Okuama: HURIWA Accuses Defence Headquarters of Constitutional Breach

Okuama: HURIWA Accuses Defence Headquarters of Constitutional Breach

The Human Rights Writers Association of Nigeria (HURIWA) has issued a stern rebuke against the Nigerian Defence Headquarters, accusing it of flagrant violations of the constitution in its recent actions in Delta State.

 The accusation comes in light of the military’s extensive operations, including the declaration of wanted persons and the blockade of communities, which HURIWA argued exceed the military’s legal jurisdiction.

The foremost civil rights advocacy group’s statement follows a series of events in Okuama, Delta State, where 17 military personnel were reportedly brutally killed, allegedly by residents of the community. In response, the Defence Headquarters had declared eight individuals wanted and imposed a blockade on Okuama, citing the need for a thorough search operation to recover arms and ammunition.

However, HURIWA contended that such actions by the military represent a blatant disregard for constitutional boundaries and fundamental human rights. According to the association, the military’s role is to defend the nation from external threats and assist civil authorities when necessary, but not to assume policing powers or administer justice within civilian communities.

At the heart of HURIWA’s accusation lies the principle of constitutional supremacy, which dictates that all actions of the government and its agencies must be by the provisions of the Constitution. In this regard, the association pointed to several key constitutional provisions that it argued have been violated by the Defence Headquarters’ actions.

First and foremost, HURIWA emphasized the principle of separation of powers articulated in Sections 4, 5, and 6 of the Constitution, which delineates distinct roles and responsibilities for the executive, legislative, and judicial arms of government. According to HURIWA, the military’s engagement in law enforcement activities in Okuama represents a breach of this principle, as law enforcement duties are constitutionally reserved for civilian agencies, particularly the police.

“Section 214(1) of the Nigerian Constitution expressly provides for the establishment of a civilian police force responsible for maintaining law and order within the country. By taking on law enforcement roles in Okuama, the military is not only exceeding its constitutional mandate but also undermining the civilian authority vested in the police force.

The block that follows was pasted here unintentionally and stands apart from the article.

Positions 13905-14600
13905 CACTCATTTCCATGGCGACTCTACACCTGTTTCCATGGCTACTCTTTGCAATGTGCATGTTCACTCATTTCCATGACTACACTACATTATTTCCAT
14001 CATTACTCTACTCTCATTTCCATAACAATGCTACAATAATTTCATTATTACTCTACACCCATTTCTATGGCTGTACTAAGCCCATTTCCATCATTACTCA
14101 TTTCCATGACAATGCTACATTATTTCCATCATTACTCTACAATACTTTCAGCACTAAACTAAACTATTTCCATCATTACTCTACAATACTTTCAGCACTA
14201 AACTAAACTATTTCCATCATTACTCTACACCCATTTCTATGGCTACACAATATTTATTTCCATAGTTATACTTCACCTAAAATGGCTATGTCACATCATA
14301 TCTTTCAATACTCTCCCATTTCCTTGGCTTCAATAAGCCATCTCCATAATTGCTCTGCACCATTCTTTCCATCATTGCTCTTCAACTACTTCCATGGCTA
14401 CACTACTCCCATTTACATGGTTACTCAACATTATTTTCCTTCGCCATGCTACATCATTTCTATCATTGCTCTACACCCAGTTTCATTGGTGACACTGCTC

“Section 214 of the 1999 Nigerian Constitution reads: There shall be a Police Force for Nigeria, which shall be known as the Nigeria Police Force, and subject to the provision of this section no other Police Force shall be established for the Federation or any part thereof”.

Furthermore, HURIWA highlighted the constitutional guarantee of the right to freedom of movement, as enshrined in Chapter 4, Section 41 of the Constitution. “The blockade imposed by the military on Okuama effectively restricts the movement of residents, infringing upon their constitutionally protected rights without due process of law.

“Section 45 of the Constitution also guarantees the right to freedom from discrimination, prohibiting any form of discriminatory treatment based on ethnicity, religion, or other status. Our utmost concern is that the military’s actions in Okuama may disproportionately target certain communities or individuals, potentially leading to further violations of this constitutional right”.

Additionally, HURIWA raised questions regarding the military’s declaration of wanted persons and the imposition of penalties outside the framework of civilian law. While the Constitution allows for the military to be subject to military law during times of war or emergency, HURIWA argued that such measures must be proportionate and subject to judicial review to ensure compliance with constitutional standards of due process.

Furthermore, HURIWA highlighted the potential for abuse and human rights violations in the military’s actions, particularly in the absence of civilian oversight and accountability mechanisms. In light of these constitutional concerns, HURIWA called for the immediate cessation of the military’s operations in Okuama and urged the government to uphold the rule of law in addressing security challenges. The association emphasized the importance of respecting constitutional boundaries and safeguarding the rights and freedoms of all Nigerians, regardless of the circumstances.

The association also called upon relevant authorities, including the National Assembly and the judiciary, to intervene and ensure that the military operates within the confines of the law, thereby upholding the sanctity of the Nigerian Constitution and the rights of its citizens.

“It is imperative that the Defence Headquarters immediately cease its operations in Okuama and respect the rule of law. The Nigerian Constitution serves as the supreme law of the land, and all actions of the government and its agencies must be consistent with its provisions. Any deviation from constitutional norms not only undermines the legitimacy of government institutions but also threatens the rights and freedoms of all Nigerians”, HURIWA concluded.

 *Comrade Emmanuel Onwubiko*

National Coordinator,

Human Rights Writers Association of Nigeria (HURIWA)

April 5, 2024.

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